We then presented par­ti­cipants with a number of cli­mate sci­ence state­ments with dif­ferent degrees of uncer­tainty (e.g. “There is 80% chance that global warming may make more than a quarter of all spe­cies extinct”), and assessed par­ti­cipants’ inten­tions to act in an envir­on­ment­ally sus­tain­able way as an indic­ator of whether the mes­sage was motiv­ating or demotivating.

We found that for par­ti­cipants who believed that sci­entific ques­tions can have mul­tiple answers (i.e., who adopted a Kuhnian model of sci­ence), uncer­tainty was not demo­tiv­ating. In fact, these par­ti­cipants responded to high uncer­tainty about impacts of cli­mate change by increasing their will­ing­ness to act in a sus­tain­able way. This con­trasted from par­ti­cipants who adopted a more clas­sical model of sci­ence – these par­ti­cipants were unre­sponsive to the level of com­mu­nic­ated uncertainty.

In the second study (with a dif­ferent set of par­ti­cipants) we asked par­ti­cipants to read a short text about the “nature of sci­ence”. For half of the par­ti­cipants, this sug­gested that the pur­pose of sci­ence was to debate dif­ferent ver­sions of truth, not to uncover abso­lute truth, that all sci­entific find­ings are inher­ently uncer­tain, and that good sci­ence is explicit about uncer­tain­ties involved.

The other half read text which sug­gested that the pur­pose of sci­ence is to uncover unques­tion­able truth, that uncer­tainty is a sign of imper­fect know­ledge, and that as sci­ence pro­gresses it is able to offer clear answers that do not allow altern­ative interpretations.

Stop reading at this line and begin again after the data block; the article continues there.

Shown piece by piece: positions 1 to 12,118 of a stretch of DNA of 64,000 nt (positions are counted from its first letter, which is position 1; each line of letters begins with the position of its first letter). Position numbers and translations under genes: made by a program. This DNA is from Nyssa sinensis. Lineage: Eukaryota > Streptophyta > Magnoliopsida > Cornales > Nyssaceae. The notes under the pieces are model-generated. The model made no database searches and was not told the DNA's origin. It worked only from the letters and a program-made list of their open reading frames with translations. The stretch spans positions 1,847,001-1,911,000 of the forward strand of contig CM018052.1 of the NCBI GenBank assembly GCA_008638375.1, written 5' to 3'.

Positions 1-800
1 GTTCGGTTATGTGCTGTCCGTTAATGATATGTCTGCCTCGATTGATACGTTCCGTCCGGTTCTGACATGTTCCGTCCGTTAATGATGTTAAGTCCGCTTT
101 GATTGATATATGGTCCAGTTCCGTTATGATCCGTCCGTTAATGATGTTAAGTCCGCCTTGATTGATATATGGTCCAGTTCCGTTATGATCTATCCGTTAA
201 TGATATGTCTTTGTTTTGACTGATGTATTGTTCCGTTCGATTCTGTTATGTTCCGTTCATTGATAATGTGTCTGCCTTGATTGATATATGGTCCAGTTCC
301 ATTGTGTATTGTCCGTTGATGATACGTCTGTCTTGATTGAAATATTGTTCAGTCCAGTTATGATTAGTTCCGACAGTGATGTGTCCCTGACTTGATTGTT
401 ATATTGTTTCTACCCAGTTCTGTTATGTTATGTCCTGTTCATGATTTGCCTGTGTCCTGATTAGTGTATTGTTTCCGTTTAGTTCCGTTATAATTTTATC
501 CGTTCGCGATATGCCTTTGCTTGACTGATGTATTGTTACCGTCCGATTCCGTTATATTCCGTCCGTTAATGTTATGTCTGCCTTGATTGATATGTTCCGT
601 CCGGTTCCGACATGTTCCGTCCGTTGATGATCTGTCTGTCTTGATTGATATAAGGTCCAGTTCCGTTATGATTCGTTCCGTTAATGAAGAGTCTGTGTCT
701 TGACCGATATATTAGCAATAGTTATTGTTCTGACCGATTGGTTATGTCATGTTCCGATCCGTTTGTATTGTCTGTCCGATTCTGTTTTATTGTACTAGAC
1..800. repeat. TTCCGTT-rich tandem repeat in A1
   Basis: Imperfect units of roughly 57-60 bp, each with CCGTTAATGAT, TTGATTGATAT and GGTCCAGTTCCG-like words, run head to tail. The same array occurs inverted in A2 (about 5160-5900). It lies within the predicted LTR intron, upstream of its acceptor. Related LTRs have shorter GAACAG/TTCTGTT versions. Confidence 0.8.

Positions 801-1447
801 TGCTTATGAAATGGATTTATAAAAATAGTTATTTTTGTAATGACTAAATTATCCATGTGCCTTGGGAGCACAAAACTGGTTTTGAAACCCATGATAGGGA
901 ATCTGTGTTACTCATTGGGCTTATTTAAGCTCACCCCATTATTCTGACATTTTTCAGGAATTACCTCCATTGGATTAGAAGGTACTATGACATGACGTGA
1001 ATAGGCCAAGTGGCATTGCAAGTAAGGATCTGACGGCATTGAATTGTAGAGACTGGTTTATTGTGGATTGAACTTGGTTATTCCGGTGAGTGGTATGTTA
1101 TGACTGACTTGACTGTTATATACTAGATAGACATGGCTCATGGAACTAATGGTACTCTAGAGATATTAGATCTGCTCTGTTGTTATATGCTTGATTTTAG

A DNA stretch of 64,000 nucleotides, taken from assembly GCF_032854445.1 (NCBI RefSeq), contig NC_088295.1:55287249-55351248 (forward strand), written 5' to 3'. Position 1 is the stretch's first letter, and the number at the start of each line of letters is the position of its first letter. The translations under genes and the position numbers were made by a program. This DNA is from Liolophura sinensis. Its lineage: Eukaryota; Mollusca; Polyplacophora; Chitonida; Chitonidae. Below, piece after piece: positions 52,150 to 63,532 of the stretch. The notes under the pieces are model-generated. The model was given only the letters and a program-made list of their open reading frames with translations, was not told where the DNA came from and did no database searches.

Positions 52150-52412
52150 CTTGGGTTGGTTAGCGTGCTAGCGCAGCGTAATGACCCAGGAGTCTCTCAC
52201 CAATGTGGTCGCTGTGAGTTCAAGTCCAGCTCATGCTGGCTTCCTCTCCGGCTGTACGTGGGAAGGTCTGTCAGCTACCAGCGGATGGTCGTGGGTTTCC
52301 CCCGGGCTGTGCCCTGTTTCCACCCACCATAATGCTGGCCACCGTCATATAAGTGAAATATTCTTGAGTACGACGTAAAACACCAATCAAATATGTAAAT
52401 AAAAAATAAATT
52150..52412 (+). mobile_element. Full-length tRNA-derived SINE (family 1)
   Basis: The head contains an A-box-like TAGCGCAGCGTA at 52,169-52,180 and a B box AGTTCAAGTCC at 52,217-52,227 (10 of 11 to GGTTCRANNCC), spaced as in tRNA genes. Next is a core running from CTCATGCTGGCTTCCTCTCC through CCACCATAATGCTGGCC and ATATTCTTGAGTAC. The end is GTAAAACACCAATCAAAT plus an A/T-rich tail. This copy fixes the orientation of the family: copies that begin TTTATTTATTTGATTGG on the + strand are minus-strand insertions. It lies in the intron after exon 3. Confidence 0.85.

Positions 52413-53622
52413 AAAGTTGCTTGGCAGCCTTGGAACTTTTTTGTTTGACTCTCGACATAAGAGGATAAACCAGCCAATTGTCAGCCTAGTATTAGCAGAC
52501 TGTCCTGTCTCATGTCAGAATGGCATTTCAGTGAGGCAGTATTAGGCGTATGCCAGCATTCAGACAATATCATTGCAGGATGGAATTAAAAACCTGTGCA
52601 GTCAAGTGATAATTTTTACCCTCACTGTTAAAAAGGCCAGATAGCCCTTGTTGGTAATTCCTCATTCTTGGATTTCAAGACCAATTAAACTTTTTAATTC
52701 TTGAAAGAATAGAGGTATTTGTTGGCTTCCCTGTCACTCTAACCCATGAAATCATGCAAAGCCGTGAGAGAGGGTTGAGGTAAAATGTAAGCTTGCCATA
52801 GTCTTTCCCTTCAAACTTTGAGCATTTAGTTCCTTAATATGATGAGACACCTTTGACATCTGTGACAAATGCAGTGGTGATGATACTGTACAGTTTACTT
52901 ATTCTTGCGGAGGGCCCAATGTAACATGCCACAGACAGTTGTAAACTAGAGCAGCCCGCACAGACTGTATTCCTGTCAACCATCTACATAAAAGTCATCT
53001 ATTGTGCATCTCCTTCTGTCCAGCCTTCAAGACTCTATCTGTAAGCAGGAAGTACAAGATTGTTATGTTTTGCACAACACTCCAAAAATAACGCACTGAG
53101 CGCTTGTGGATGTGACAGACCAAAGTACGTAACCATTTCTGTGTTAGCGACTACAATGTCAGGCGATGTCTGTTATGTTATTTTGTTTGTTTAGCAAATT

We then asked par­ti­cipants to read the same state­ments about cli­mate sci­ence as in the first study. We found that people who had read that sci­ence is a debate (rather than search for abso­lute truth) were more motiv­ated to act in response to mes­sages that con­tained a higher level of uncer­tainty than by less uncer­tain messages.

In con­trast, par­ti­cipants who had read about the clas­sical model of sci­ence demon­strated the opposite effect.
Thus, sci­entific inform­a­tion with a higher level of uncer­tainty about the risks was more motiv­ating when it cor­res­ponded to par­ti­cipants’ (induced) beliefs about sci­ence. Uncertainty in sci­ence does not always under­mine will­ing­ness to act in line with sci­entific mes­sages. In fact, uncer­tainty can be motiv­ating for those who share the concept of sci­ence as debate.

Implications for com­mu­nic­ating cli­mate science

Our res­ults sug­gest that pre-existing beliefs about sci­ence are at least as important for stim­u­lating action in line with sci­entific inform­a­tion as the mes­sage itself, and the fit between the two is cru­cial. This means that rather than avoiding com­mu­nic­ating uncer­tainty alto­gether, cli­mate sci­ence com­mu­nic­ators should make an effort to under­stand beliefs held by the recip­i­ents of their messages.

Rather than sim­pli­fying and reframing sci­entific mes­sages in an attempt to make them accept­able for the gen­eral public, com­mu­nic­ators might con­sider shaping their audience’s under­standing of what sci­ence actu­ally is. In this way, one could attempt to pre­pare the public for the levels of uncer­tainty pre­valent in con­tem­porary sci­ence, and present this uncer­tainty as a sign of a deeper under­standing of the sub­ject rather than a sign of falling short of the sci­entific ideal.

Source:
Rabinovich, A., Morton, T.A. (2012). Unquestioned answers or unanswered ques­tions: Beliefs about sci­ence guide responses to uncer­tainty in cli­mate change risk com­mu­nic­a­tion. Risk Analysis, 32, 992‑1002.